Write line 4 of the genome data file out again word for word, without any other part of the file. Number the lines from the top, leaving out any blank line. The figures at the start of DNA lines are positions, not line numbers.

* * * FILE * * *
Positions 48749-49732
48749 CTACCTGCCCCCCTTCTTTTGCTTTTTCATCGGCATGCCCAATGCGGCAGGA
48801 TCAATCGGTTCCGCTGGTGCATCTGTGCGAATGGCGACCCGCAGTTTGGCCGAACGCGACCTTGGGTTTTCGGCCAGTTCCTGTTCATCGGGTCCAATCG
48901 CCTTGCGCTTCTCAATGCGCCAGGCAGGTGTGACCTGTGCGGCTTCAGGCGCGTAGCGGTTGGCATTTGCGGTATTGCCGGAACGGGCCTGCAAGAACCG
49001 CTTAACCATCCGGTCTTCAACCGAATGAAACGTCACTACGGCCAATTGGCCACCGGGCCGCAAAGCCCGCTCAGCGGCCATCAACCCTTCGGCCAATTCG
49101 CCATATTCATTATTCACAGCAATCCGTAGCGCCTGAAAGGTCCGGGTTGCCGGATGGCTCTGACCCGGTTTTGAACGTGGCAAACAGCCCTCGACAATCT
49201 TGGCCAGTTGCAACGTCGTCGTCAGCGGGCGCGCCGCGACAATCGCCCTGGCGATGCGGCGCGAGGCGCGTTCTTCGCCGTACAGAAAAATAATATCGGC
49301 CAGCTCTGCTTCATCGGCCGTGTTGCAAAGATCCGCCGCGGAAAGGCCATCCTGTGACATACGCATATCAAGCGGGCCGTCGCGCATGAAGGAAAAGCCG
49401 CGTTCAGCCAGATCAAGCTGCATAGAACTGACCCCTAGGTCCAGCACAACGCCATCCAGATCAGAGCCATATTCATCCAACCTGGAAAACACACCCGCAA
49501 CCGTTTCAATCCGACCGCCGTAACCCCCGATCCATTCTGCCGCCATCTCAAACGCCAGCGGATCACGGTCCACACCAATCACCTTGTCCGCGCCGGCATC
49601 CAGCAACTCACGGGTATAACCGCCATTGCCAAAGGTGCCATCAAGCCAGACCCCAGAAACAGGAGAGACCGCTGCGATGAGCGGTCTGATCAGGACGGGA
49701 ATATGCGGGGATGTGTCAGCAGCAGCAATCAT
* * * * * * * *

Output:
48901 CCTTGCGCTTCTCAATGCGCCAGGCAGGTGTGACCTGTGCGGCTTCAGGCGCGTAGCGGTTGGCATTTGCGGTATTGCCGGAACGGGCCTGCAAGAACCG